Each month since January 1974 GfK has asked consumers how confident they feel about their personal financial future and the economic health of the United Kingdom. Over the decades we’ve seen some real highs in the resulting confidence Index – the summer of 1978 – to the crashing lows of the last global economic downturn in 2008 (a record minus-39). The UK is currently recording a score of minus-14, not surprising given the headwinds of pandemic, inflation, interest rates, shortages, lockdowns etc. even before winter sets in.
This November, in addition to questions about people’s personal financial situation, views on the wider economy now and for the next 12-months, and major purchase index (“now is a good time to buy”), we also asked “how closely do you follow the news?”. This included which news services and programmes you have watched/listened to/used in the last month. There is no trend, and this is only a snapshot but makes for interesting reading when it comes to degree of economic confidence by preferred news outlet.
Firstly, and what I find fascinating, is that in the UK there is a huge divergence in economic confidence between those people that follow the news and those that don’t. Respondents who closely follow the news are more confident at minus-12 on the Index than average (at minus-14), whilst ‘newshounds’ are even more confident at just minus-5.
However, those folks who don’t really pay close attention are more likely to be far less confident with a drop to minus-22, and that’s way below average for the November Index. So, for better financial mental health and the feel good factor, it’s time to tune in, sit-up and pay attention. So which titles and programmes fuel the confidence of the nation?
Times Radio, new to the UK media landscape and an off-shoot of the Times empire leads the pack with a healthy plus-8 score, followed closely by BBC Radio 5 Live with the Financial Times just on the cusp of positivity.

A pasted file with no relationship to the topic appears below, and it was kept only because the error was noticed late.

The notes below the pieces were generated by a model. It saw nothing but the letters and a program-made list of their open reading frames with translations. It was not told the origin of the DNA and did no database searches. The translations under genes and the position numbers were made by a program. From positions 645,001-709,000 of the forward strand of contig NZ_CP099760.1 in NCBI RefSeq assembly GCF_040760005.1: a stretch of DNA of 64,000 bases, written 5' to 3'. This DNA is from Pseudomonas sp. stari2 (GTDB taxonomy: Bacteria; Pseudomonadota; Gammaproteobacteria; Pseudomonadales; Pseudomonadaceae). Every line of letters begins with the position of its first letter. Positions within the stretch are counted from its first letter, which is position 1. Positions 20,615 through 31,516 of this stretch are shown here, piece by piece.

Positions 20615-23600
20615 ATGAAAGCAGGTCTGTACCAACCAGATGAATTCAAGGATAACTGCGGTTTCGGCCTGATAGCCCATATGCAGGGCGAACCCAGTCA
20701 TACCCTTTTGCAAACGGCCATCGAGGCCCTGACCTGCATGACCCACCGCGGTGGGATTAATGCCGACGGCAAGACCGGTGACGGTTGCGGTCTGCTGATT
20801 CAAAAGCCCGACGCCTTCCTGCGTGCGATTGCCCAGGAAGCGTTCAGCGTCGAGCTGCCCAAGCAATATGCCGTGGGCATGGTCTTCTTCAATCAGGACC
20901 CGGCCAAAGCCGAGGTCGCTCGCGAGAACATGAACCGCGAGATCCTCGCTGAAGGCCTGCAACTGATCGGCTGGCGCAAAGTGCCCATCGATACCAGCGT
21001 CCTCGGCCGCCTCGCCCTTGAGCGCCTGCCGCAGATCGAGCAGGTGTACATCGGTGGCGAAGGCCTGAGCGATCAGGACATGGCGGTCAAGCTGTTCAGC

All these channels attract the newshounds with lively and informed debate and a loyal following, and given that Times Radio is only one-year old, confirmation that there’s still space for disruption in the marketplace. At the other end of the Index, it’s regional press and early evening news that seems to help depress economic confidence. Maybe it’s time to revisit content and format in this hugely competitive landscape.
Understanding consumer confidence is key to understanding the future health and wellbeing of the UK economy as a whole. When consumers feel confident, they spend rather than save, fueling 80% of GDP. Conversely when they feel less buoyant, they tend to save not spend and the economy slows. Media consumption and the news in general both boosts and depresses our confidence. In this respect, consumers are just like financial markets, they thrive on positivity and decline with negativity.
As I’ve said, this is only a snapshot of the full findings. We are always happy to discuss the findings and consult on what this means for the future – whatever business you’re in. In the first instance, and for more information, please visit the UK Consumer Confidence Barometer webpage. or contact me with this button: